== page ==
State Legislators Hold Joint Legislative Hearing on Cuomo’s Budget Proposal


Valley Cottage – State legislators representing various districts in Rockland County invited local municipal, business, and nonprofit leaders to the Valley Cottage Library on February 14 for a joint session to discussing Governor Andrew Cuomo’s budget proposal.

State Legislators in attendance included Senator David Carlucci, Assemblyman Ken Zebrowski, Assemblyman James Skoufis, Assemblywoman Ellen Jaffee, and Assemblywoman Annie Rabbitt. They were addressed by representatives of groups which included CANDLE, the Empire State Passengers Association, Disabled American Veterans, Concerned Citizens of East Ramapo, the New York Alzheimer’s Association, Child Care Resources of Rockland, Camp Venture, Planned Parenthood, the Rockland Independent Living Center, and TOUCH.

Education and childcare issues were a major item of conversation, with Legislative Chairwoman Harriet Cornell speaking on the tangible benefits of early childhood programs and questioning whether schools can rely on the budget to meet their needs.

“We know the importance of early education, vocabulary development, afterschool programs, and education in arts and music,” Cornell explained. “They’re not frills. They’re facts. We know that children learn better when they’re not hungry. We know that afterschool programs help children increase grades, improve behavior, and prevent youth violence.”

Child Care Resources of Rockland Executive Director Jane Brown praised the state legislature’s Letter for Quality Stars system, which ranks early childhood programs. However, Brown also criticized cuts to childcare subsidy assistance, which funds childcare for low-income families.

“We really need to look at sustainable funding for community schools, not just a one year grant program,” Brown said.

The East Ramapo Central School District continued to be a thorny issue for county residents. Peggy Hatton of Concerned Citizens of East Ramapo thanked Jaffee and Zebrowski for support in defeating a recent bill relaxing restrictions on private school placement for religious and cultural reasons and asked the representatives to vote against special education improprieties and further cuts which could harm the district. Carlucci had voted for the bill in question, but later said he regretted his vote and changed his position.

Rockland Independent Living Center Parent Advocate Donna Ehrenberg also brought East Ramapo schools into focus, explaining that the troubled school district was in desperate need of social workers and teachers capable of serving the needs of disabled students.

With significant adjustments to healthcare programs, public health advocates also took the opportunity to speak on possible funding cuts. Camp Venture Executive Director Dan Lukens mentioned a recent $1.1 billion Medicaid adjustment levied by the federal government to compensate for improper overcharges and argued the charge required mitigation to prevent a severe impact upon patients.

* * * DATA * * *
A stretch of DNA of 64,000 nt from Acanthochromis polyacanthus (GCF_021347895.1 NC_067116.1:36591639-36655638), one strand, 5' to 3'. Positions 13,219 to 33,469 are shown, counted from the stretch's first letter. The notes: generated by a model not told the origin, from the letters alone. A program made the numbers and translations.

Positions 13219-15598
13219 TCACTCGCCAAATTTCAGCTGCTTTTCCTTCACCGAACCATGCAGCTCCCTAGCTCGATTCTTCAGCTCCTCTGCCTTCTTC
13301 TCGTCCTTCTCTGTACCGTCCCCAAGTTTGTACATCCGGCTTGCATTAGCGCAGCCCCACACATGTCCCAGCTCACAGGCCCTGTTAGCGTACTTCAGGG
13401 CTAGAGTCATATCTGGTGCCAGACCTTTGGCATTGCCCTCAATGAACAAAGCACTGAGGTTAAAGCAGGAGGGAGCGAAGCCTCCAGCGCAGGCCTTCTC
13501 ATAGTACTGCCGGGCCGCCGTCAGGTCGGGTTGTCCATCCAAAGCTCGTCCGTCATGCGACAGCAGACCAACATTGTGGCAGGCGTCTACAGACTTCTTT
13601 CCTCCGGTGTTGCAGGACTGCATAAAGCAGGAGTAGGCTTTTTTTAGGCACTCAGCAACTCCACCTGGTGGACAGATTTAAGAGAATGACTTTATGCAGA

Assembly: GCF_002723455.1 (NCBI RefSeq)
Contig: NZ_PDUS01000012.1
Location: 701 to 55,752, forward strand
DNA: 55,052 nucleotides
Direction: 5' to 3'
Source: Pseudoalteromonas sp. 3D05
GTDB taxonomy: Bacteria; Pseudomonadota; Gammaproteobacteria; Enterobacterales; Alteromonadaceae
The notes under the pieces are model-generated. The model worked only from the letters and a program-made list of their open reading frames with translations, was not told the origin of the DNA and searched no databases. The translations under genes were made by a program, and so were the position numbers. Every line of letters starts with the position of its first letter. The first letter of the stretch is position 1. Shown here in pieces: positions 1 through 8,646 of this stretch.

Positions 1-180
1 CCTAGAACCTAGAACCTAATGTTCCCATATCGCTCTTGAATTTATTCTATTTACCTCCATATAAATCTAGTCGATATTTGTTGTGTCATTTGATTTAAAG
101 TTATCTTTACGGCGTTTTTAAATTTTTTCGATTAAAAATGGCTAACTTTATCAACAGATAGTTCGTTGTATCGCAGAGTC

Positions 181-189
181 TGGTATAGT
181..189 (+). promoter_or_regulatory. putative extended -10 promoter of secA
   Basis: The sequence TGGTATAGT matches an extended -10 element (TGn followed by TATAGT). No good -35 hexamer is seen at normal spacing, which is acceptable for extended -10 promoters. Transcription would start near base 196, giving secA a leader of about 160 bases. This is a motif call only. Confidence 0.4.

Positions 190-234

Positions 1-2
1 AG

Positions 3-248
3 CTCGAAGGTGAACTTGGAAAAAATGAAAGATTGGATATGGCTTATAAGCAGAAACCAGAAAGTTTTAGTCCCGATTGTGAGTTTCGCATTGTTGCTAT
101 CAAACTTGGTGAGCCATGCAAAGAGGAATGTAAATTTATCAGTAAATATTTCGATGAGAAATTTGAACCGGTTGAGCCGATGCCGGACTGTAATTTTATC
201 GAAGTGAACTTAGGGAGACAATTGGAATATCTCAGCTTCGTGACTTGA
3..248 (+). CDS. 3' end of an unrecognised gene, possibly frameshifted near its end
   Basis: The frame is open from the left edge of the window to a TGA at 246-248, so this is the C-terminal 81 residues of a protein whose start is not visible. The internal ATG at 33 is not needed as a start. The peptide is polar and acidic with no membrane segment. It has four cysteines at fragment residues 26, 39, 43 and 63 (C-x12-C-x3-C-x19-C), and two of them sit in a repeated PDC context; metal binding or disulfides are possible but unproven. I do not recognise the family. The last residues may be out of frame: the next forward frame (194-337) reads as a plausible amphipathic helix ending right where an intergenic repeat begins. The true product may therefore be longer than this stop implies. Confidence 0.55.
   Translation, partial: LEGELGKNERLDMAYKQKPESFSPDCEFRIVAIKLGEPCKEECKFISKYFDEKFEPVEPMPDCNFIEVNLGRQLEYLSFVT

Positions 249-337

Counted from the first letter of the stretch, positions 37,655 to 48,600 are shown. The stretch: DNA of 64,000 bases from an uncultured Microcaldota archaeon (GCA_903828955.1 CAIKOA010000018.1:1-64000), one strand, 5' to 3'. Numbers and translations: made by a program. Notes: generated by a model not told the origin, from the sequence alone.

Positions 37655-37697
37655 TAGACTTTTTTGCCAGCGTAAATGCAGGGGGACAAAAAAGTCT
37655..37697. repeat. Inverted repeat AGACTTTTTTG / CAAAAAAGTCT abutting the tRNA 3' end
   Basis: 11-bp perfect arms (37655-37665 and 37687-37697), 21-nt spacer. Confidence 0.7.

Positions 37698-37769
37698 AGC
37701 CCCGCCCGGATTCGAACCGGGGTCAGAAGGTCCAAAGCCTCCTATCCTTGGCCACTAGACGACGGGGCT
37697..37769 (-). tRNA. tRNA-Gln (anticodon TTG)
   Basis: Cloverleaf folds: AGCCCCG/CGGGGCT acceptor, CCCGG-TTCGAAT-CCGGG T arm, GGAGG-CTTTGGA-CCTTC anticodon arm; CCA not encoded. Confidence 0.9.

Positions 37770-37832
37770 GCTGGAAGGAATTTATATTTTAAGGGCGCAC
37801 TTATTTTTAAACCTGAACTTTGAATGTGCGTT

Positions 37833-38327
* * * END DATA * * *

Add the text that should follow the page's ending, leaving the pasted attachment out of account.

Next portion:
“The governor’s office and the state commissioners are working to develop a sustainable path for the future of Medicaid,” Lukens said. “That path means developing new kinds of services that rely on a light touch, which is really the minimum amount of services that people need in order to sustain the system. We’re not going to take people in long-term care programs and put them on the street.”

Both Community Awareness Network for a Drug-Free Life (CANDLE) Executive Director Joanne Goodman and Robert Maher of TOUCH stated the budget would no longer earmark HIV and chronic disease prevention services.

According to Maher, money was often specifically set aside for prevention in previous budgets, but the new budget may pool previously allocated funds, forcing organizations to sacrifice time and energy to compete for limited resources.

“The money that we all want and we all would like to have is not there and it’s not going to be, but when we’re doing things such as the bucket or the bundling, that makes it even harder to know where the money is going,” Maher explained.

Ehrenberg presented the case for continued assisted living funding, arguing the Center saves nine dollars for every one dollar invested. Ehrenberg suggested temporary funding for navigators who can help individuals find insurance plans as per the state’s implementation of the Affordable Care Act, as well as access to the Home Rehabilitation Loan Program, which helps the disabled to find housing.

Despite cuts to individual programs, the budget proposal contains an overall 4.4 percent boost in education spending, as well as measures to help municipalities restructure and pay down rising health care and civil service pension expenditures. Still, such local restructuring and loan programs have garnered criticism for delaying solutions rather than actually controlling costs.

(Correction—the original version of this article stated that Legislators Zebrowski and Carlucci had voted against a bill relaxing restrictions on private school placement for religious and cultural reasons. The correct information as currently stated is that Zebrowski and Jaffee voted against the bill and Carlucci voted for it)

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